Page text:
I was present when the battle lines were drawn, working as a national security aide for the Republican majority in the U.S. House during the Obama years. These were the days when we tussled with the White House over concerns that it lacked focus on the terrorism threat, was unwilling to stand up to Russian aggression and was more interested in courting autocrats overseas than our own allies. (The irony isn’t lost on me, given who would eventually replace President Barack Obama.)
Yet Republicans were hardly unified. A new wave of right-leaning tea party representatives pressured GOP leaders to turn America’s focus inward, from “ending endless wars” to imposing tight immigration restrictions. I remember lamenting the intraparty squabbles on the House floor with Evan McMullin, the Republican policy chief and a former CIA officer, who had the unenviable task of reconciling these competing factions. “It’s been a bumpy road,” he confided to me then in his usual, understated manner, as House leaders worked to keep the newcomers at bay.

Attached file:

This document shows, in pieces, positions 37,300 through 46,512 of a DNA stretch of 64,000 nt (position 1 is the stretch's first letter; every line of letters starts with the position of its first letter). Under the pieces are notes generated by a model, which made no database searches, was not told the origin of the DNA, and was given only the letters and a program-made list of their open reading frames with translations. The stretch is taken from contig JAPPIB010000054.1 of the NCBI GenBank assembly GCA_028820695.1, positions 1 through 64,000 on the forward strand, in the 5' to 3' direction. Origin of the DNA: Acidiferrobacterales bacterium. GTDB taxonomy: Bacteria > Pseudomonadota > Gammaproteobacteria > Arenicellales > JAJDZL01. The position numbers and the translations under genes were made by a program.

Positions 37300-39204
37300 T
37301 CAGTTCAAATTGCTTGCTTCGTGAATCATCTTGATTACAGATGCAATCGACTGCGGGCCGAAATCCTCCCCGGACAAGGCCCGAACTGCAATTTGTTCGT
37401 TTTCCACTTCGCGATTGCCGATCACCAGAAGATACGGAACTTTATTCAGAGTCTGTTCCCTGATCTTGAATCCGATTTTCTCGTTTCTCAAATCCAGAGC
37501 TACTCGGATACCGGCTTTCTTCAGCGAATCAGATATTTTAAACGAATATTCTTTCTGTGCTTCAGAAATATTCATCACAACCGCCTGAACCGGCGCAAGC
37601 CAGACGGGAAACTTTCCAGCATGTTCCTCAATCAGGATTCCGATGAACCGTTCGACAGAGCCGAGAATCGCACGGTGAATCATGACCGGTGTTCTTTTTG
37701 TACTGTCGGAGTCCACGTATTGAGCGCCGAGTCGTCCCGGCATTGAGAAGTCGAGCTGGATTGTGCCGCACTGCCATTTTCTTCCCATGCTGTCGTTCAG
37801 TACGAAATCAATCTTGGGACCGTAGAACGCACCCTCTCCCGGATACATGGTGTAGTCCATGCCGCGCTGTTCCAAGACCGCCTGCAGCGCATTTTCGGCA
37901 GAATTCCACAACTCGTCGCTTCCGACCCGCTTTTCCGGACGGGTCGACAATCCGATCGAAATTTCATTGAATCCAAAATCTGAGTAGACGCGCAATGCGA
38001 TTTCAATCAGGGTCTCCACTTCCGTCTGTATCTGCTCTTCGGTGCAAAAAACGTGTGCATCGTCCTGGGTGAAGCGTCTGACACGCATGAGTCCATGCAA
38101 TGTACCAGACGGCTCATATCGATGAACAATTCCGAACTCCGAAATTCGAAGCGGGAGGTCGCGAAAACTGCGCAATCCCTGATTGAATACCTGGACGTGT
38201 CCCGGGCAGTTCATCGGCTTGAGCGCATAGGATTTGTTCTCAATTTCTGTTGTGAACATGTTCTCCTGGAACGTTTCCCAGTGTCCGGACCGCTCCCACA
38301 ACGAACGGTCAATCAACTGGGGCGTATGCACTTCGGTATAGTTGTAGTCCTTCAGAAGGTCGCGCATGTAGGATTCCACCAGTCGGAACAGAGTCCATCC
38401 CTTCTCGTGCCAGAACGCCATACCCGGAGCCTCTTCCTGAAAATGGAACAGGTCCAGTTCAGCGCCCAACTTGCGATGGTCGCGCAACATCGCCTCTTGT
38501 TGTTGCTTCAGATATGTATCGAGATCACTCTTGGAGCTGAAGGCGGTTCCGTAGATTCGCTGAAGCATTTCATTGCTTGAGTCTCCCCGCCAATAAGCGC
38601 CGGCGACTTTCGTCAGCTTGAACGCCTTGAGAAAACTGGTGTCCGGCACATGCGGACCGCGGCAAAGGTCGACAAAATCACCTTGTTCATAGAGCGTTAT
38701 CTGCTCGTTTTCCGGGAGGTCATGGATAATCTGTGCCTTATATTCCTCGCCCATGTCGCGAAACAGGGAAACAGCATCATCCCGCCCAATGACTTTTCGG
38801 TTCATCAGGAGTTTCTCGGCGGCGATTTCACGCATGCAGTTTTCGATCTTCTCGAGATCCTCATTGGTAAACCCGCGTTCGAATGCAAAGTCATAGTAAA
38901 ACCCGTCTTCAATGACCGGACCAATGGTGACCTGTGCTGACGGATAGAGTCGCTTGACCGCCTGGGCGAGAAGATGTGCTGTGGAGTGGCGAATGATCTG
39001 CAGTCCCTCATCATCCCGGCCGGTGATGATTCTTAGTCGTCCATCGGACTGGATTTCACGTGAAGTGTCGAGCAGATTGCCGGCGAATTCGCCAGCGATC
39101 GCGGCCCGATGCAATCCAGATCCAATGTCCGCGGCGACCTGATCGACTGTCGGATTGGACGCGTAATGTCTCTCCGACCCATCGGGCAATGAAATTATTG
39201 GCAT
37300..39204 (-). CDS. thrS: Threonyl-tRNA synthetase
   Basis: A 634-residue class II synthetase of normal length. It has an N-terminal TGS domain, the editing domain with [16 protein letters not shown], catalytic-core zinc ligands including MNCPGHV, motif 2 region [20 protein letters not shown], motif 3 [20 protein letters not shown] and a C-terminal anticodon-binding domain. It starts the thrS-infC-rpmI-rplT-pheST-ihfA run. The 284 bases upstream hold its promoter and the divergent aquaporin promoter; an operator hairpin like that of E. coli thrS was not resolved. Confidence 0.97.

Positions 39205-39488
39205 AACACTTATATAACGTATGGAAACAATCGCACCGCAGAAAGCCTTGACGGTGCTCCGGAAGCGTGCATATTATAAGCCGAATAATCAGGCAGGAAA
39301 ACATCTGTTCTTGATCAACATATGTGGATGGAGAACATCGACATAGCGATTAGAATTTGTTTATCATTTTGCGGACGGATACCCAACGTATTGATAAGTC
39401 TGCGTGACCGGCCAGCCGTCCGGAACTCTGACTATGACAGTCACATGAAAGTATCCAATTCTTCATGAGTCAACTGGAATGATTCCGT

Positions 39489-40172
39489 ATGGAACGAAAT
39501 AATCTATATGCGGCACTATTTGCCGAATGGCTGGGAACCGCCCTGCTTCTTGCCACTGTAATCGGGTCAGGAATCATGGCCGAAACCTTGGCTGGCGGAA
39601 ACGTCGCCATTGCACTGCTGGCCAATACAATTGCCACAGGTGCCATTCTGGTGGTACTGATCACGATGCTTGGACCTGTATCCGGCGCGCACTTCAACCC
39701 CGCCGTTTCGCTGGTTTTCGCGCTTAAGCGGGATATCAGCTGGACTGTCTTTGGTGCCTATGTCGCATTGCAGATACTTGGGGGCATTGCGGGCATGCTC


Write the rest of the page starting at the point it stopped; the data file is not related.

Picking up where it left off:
Then Donald Trump entered the scene. His 2016 presidential bid transformed a simmering rift within the GOP into a full-blown existential crisis. The Party of Lincoln went to war with itself, divided between the values of its 19th-century founder and the viral vitriol of social media hordes, stoked by a mercurial tycoon-turned-candidate who relished in fanning the flames of the party’s populist movement — and whose confrontational style delighted Americans tired of politicians and triple-filtered talking points.
Establishment Republicans panicked. Texas Gov. Rick Perry branded Trump “a cancer on conservatism”; Sen. Lindsey Graham equated him to “an evil force”; and Rep. Mick Mulvaney said he was one of the “most flawed human beings ever to run for president in the history of the country.” What’s more, House Speaker Paul Ryan tasked aides, including my- self, with drafting a “Trump inoculation plan,” a GOP platform that was designed to be the antithesis of the candidate’s nativist worldview.